For 12,000 years the Galactic Empire has ruled supreme. Now it is dying. But only Hari Sheldon, creator of the revolutionary science of psychohistory, can see into the future, to a dark age of ignorance, barbarism, and warfare that will last 30,000 years. To preserve knowledge and save mankind, Seldon gathers the best minds in the Empire, both scientists and scholars, and brings them to a bleak planet at the edge of the Galaxy to serve as a beacon of hope for a fututre generations. He calls his sanctuary the Foundation.
But soon the fledgling Foundation finds itself at the mercy of corrupt warlords rising in the wake of the receding Empire. Mankind's last best hope is faced with an agonizing choice: submit to the barbarians and be overrun or fight them and be destroyed.
Listen to all of Isaac Asimov's Foundation series, including (in chronological order):
©1982 Isaac Asimov (P)2010 Random House
It's extremely hard to follow this story. There are tons of jumps in time with no explanation as to why we went to whatever time it is. The characters are all forgettable. There is no firm ground for you as a reader to explore this world. Way to much happening with no common theme or character to hold it all together. Interesting concepts but not executed brilliantly.
It was hard to sort out all the various characters (almost all are male),since the narrator does not modulate his voice enough...so it made for a tough listen.
Listening to Foundation is like watching Twilight Zone on Netflix. They're classics told in a mid-century style, but feature themes & characters that are still relevant.
Excellent, book, great voice actor, mediocre recording. I had to completely dump the treble on my eq to keep the voice from hurting my ears. That said it a better recording than most audio books. The actor was good but i got confused in some of the conversations because he would mix the characters voices sometimes.
Foundations is a pretty fascinating political saga taking place in the far future amongst the many planets of a single galaxy. In general, I find the themes of different sci-fi stories ending up somewhere on a scale between a focus on the intricacies of a fantastical or futuristic world, and a focus on the human interactions and politics that take place in that fictional world. Foundations definitely leans more thirds the latter. In a very fascinating way though. It takes place over hundreds of years with some pretty long term and far reaching concepts. Just know that you'll be witnessing more clever maneuvering of power during grandiose historic events rather than mind blowing futuristic technology or concepts.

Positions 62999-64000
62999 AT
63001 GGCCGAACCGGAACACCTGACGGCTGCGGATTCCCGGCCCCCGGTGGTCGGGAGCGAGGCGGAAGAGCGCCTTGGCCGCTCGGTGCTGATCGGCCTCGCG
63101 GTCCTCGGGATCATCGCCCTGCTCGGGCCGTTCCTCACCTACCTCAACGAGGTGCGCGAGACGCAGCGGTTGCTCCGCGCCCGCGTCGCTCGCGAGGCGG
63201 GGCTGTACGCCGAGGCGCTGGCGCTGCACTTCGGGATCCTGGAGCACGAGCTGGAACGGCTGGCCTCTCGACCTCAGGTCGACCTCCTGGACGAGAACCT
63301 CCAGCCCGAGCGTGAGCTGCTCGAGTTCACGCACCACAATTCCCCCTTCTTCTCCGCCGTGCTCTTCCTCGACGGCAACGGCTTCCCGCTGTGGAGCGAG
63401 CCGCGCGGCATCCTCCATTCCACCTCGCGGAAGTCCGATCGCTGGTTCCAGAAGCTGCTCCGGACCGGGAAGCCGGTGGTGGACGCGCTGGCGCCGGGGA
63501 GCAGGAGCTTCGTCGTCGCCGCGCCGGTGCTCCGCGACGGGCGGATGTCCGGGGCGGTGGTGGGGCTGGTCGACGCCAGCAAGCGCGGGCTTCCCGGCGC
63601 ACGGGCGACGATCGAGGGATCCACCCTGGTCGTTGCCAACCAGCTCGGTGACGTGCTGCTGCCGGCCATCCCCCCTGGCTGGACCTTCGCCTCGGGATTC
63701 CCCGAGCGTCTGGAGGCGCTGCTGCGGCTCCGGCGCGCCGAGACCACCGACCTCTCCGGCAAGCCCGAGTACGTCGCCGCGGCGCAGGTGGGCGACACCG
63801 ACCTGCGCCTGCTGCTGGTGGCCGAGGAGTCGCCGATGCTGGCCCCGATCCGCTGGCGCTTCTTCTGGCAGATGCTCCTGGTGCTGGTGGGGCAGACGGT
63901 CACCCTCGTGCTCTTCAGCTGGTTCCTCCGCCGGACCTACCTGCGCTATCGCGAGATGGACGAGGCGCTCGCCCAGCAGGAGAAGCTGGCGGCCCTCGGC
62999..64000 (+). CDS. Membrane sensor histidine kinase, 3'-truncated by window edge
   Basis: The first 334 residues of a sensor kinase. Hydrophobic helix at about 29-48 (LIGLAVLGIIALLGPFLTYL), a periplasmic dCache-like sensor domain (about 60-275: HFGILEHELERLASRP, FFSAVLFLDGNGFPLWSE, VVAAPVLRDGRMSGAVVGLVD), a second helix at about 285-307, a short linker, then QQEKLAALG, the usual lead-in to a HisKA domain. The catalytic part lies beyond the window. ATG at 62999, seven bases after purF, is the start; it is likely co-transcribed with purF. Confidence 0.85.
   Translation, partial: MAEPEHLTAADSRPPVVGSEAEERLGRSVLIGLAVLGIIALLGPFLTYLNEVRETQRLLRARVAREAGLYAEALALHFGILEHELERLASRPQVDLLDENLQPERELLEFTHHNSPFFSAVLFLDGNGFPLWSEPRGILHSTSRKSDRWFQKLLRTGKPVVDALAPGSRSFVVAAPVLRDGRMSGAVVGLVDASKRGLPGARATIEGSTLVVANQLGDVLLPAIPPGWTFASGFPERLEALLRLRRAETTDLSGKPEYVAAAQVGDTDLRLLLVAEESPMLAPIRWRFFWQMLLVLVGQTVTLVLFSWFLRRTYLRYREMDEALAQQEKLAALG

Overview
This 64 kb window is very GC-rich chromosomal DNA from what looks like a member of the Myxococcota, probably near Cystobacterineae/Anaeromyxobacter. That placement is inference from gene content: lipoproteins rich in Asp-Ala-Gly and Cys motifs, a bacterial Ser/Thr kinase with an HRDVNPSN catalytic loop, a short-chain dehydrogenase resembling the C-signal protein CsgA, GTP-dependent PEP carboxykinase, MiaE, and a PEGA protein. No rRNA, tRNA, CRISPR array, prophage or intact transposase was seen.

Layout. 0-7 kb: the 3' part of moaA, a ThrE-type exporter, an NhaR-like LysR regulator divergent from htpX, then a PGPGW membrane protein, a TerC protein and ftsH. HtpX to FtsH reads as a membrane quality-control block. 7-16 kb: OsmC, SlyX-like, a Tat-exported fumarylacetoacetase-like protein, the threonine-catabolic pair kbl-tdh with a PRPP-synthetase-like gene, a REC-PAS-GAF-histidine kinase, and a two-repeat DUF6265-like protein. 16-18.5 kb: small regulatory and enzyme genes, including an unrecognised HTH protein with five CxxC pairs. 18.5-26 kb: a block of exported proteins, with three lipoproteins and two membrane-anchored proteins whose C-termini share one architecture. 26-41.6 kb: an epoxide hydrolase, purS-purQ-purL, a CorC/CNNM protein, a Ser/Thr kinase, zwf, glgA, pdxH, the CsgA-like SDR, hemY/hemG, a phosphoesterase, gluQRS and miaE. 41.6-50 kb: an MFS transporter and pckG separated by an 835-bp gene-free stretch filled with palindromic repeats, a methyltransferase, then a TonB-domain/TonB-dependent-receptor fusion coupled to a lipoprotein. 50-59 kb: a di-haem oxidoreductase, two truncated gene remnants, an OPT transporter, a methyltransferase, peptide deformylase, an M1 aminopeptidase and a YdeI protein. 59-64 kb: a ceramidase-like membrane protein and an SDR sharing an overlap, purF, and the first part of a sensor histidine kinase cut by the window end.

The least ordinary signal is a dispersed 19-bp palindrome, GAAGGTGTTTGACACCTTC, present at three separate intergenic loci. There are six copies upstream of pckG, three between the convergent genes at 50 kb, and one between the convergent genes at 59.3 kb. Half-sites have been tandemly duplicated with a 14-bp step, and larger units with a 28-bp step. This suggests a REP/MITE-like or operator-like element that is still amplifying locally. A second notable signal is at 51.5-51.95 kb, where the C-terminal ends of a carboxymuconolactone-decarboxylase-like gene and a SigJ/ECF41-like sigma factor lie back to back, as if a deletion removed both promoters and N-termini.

Not really. The story just didn't engage after the first couple of hours.
The beginning is fairly interesting, the idea of predicting the fall of the empire and establishing an outpost at the edge of civilization to bring back it's return was intriguing. As well as the idea that psychoanalytics could predict the broad outlines of human behavior and therefor chart a general course (but this didn't play out in how things actually happened, it turned out a very narrow course was needed)The idea that psychoanalytics can be so precise in determining the future was hard to swallow (even when you suspend belief), particularly when the future, in the story, was driven not by major historical trends but by the anachronistic actions of a few individuals. That combined with the rather rough view of people and religion, that suddenly you just wave a new religion in front of people backed by a handful of gadget and everyone becomes the most blind fanatical adherents.
He was okay, sometimes overly dramatic. Towards the end of the book I was tired of hearing him. FYI, I'm usually not too picky on narrators.
Only in that I finally know what it's about, which is unfortunate, I've been wanting to read this book since I was in high school twenty years ago.
Scott Brick is pretty awesome; my major complaint is that he narrates very slowly. Takes a while to get anywhere. Still, it beats the mile-a-minute Larry McKeever recording.
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